Practitioner 2011 – 255 (1746): 30

It’s a fine line between health and illness

16 Dec 2011


Professor David Haslam CBE FRCGP
President of the BMA, Past President RCGP, National Clinical Adviser to the Care Quality Commission


I’ve still got it. I’m not by nature a hoarder, but i’ve kept this note for 30 years.

Scribbled in child-like handwriting on a torn-off scrap of lined paper, it came from a middle-aged lady and simply said: ‘Doctor. Please help me. My husband is out of work, and we haven’t got enough to live on. I really can’t cope. It’s freezing and we are all hungry. Could you do me a prescription for some more Valium?’

Of course, this patient’s unhappiness could not be eased by Valium, or these days by an SSRI, though how many people have used non-prescription pharmacology over the generations to make the intolerable seem bearable? A glass of Shiraz might seem comforting, but can’t solve the problems.

The curious borderline between normality and abnormality in mental health is one of the trickiest areas on the primary care map. It isn’t just the complexity of the distinction between justifiable unhappiness and depression.

The more I study depression the less I think I understand it. The fact that someone has massive social problems doesn’t automatically mean that he or she can’t be suffering from a biochemical depression and vice versa.

However, discerning the point at which medication is appropriate can be ludicrously difficult, and full of unintended consequences.

For instance, if a GP offers treatment to someone who is distressed by their living conditions and the intransigence of an unsympathetic council housing department, and as a result of medication he or she feels better, then will those living conditions ever improve? But how can we be certain that the cause of the depression really is the living conditions? Could it not be that the cause is infinitely more complex? When do we become agents of the status quo?

Questions like this rarely have time to impact on our busy day-to-day tasks of helping patients cope with everything that life throws at them, but when such a note appears, this all gets put into sharp relief. The border between mental health and mental health problems gets more blurred by the day.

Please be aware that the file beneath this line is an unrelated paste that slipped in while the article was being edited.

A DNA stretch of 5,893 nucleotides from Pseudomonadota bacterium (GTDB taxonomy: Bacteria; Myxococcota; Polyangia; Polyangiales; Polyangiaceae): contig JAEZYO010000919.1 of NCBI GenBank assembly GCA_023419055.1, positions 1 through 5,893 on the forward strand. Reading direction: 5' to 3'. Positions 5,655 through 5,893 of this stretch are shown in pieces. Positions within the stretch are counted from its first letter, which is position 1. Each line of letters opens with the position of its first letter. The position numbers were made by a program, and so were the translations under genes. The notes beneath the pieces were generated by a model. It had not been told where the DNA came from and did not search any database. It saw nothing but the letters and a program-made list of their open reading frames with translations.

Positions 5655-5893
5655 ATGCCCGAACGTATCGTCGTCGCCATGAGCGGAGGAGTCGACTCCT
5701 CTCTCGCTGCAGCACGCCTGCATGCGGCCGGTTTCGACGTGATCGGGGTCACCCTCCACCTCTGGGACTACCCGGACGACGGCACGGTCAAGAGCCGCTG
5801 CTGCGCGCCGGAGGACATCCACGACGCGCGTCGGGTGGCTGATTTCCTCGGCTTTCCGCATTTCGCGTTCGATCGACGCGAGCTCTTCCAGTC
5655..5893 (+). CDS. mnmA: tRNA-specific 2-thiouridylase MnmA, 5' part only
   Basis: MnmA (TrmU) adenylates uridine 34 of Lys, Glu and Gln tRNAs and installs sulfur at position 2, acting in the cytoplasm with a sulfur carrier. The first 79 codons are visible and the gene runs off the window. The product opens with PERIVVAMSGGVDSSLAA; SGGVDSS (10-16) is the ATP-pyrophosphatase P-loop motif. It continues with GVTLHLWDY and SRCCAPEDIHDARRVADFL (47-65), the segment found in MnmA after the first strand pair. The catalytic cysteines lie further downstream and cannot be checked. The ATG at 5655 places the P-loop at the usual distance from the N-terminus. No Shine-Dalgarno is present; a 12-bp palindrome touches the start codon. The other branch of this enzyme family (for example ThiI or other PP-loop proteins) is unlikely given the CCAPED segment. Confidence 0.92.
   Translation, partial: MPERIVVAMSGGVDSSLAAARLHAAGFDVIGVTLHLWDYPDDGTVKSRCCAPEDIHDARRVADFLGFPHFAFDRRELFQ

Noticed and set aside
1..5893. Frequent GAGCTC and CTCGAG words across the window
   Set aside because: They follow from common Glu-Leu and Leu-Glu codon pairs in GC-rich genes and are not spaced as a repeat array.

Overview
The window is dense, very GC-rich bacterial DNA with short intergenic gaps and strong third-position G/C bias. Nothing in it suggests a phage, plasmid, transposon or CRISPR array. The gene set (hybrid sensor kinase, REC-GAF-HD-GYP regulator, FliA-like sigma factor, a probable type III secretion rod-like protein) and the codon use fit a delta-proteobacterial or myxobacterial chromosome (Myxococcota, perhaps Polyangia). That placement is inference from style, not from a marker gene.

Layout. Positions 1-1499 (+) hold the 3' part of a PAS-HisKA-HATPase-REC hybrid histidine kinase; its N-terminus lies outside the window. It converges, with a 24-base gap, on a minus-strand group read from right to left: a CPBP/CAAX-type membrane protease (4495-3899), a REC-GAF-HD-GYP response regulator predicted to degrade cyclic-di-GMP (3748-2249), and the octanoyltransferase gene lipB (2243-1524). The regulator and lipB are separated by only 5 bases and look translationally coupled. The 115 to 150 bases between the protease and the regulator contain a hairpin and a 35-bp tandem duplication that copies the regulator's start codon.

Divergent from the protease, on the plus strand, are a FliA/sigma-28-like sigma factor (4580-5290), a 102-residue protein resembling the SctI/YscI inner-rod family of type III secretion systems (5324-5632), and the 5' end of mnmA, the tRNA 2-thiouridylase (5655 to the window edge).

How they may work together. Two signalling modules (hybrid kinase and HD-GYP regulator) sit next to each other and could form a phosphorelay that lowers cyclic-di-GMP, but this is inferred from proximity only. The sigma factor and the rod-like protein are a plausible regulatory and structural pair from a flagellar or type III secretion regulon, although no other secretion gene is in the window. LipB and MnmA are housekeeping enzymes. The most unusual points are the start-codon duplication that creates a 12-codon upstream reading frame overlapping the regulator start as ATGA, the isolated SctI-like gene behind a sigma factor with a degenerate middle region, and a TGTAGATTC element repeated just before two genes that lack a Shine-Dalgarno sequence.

When does natural shyness become social anxiety? When does low self-esteem become a treatable condition? There are no clear dividing lines between any of these conditions, as they all lie along a spectrum with normality at one end, and insanity, if such a term still has any meaning, at the other.

These aren’t simply the idle thoughts of a doctor with too much time to think. They are the realities that we all face every day.

When a patient asked if I would prescribe medication to help her lose weight, she was asking a hugely complex question. One of the reasons she is overweight is the abuse she suffered as a child which has destroyed her feelings of self-worth. This has not only led

to overeating but a number of overdoses as well. Is she ill?

When another patient told me of his obsession with internet porn, and asked to see a psychologist to help him understand his urges, was he ill? Does the fact that his wife died in her twenties make any difference?

Our role is a complex one. We lurk in the murky waters between health and illness, frequently with little in the way of guidelines that help us. When we do offer help, that act can become part of the justification of the problem. ‘If I wasn’t ill, the doctor wouldn’t have helped, so it must be an illness.’

And when we decide help isn’t appropriate, what prejudices or pragmatism will have driven that decision?